Skip to content Client Login Contact Services Learn About Our Services Industries Learn About Our Industries Insights Events About Learn About KSM Careers Learn About Careers Inspiration in Action EXPLORE SERVICESEXPLORE INDUSTRIES Who We Are We’re KSM, a ...
Not-for-profit organizations have been hit hard by the coronavirus pandemic. Facing temporary shutdowns, canceled fundraising events, and uncertainty about the future, not-for-profits have had to reimagine how they can continue to carry out their organization’s mission in the face of adversity.
The New York State Department of Taxation and Finance (DOTF) has announced important income tax filing and payment extensions related to upcoming deadlines. The April 15 deadline for returns and estimated payments has been extended to July 15, 2020, for individuals, estates, trusts, and corporations. Although the DOTF has not specified, this presumably includes any estimated payments made by partnerships or S corporations on behalf of nonresident individuals or corporations. KSM will continue monitoring this issue and provide updates as they are issued.
COVID-19 has disrupted businesses of all sizes and in every industry in ways that were unimaginable even six months ago. From rapid shifts in the customer experience to forced evolution of internal processes and procedures, no operational area has gone unscathed. Service organizations with System and Organization Controls (SOC) examinations should pay particularly close attention to the way these changes affect data security and internal controls. A reduced workforce, newly remote workforce, and revised customer service protocols all increase security risks.
COVID-19 has infiltrated every corner of the economy and every link in the supply chain. Businesses have had to shut down some or all of their workplaces, retool operations and process, and rethink how they leverage – or even continue to employ – their workforce. Now that plans are in place to reopen the economy, what should businesses be doing to prepare for the post-COVID “new normal”?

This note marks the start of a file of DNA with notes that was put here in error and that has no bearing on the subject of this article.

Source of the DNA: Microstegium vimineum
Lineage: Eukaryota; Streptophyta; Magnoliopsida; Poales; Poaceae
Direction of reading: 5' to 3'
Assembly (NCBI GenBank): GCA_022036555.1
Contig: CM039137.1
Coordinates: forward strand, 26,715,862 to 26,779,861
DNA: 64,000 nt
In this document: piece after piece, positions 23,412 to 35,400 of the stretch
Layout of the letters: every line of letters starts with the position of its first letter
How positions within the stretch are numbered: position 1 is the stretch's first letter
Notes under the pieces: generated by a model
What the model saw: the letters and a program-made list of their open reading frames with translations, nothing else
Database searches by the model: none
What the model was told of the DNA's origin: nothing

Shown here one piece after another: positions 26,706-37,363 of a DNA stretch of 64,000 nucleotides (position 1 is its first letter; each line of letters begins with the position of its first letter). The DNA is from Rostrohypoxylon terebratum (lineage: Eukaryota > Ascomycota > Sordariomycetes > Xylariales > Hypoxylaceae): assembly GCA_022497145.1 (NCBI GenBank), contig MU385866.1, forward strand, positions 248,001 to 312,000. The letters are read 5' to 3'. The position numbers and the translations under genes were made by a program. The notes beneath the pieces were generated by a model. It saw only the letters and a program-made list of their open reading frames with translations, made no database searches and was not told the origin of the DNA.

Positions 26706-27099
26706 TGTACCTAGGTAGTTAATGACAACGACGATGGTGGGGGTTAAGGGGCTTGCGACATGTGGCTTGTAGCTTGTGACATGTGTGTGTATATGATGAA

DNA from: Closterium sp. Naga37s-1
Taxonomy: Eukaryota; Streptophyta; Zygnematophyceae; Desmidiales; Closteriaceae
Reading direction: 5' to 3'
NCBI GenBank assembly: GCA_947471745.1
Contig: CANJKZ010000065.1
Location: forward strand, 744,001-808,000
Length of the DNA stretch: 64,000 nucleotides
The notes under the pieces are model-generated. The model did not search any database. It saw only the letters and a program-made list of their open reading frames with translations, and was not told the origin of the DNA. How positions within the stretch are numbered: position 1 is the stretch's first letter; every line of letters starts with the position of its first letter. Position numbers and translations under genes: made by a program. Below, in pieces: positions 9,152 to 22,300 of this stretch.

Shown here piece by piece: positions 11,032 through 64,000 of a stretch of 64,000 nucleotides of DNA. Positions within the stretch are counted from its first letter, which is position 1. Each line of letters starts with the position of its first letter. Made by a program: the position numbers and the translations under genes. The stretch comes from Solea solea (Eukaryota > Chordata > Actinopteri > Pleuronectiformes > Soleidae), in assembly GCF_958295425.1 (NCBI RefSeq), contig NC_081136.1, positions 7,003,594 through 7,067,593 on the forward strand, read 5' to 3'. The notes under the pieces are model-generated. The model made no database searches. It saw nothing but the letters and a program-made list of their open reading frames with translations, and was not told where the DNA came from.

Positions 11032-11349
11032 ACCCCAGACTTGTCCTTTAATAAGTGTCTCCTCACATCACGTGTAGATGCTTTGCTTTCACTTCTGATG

The healthcare industry is collectively bracing for a surge of coronavirus-infected patients who need hospitalization. Estimates vary on when the wave of patients will crest, but rapid infection will undoubtedly strain existing resources, leaving hospitals with more patients than available beds or isolation areas.
On March 27, President Trump signed into law the Coronavirus Aid, Relief, and Economic Security (CARES) Act. While the sweeping legislation introduces a multitude of significant measures, the Paycheck Protection Program is a lifeline for small businesses, injecting capital when they need it most. However, the hallmark of the program is that the loans can be partially or fully forgivable, provided certain criteria are satisfied.
Over Memorial Day weekend, the U.S. Small Business Administration (SBA) issued the interim final rule on Paycheck Protection Program (PPP) loan forgiveness. Many of the rules were consistent with our expectations after reviewing the forgiveness application, which was issued one week prior, but the guidance does provide a few of the significant confirmations and several new clarifications: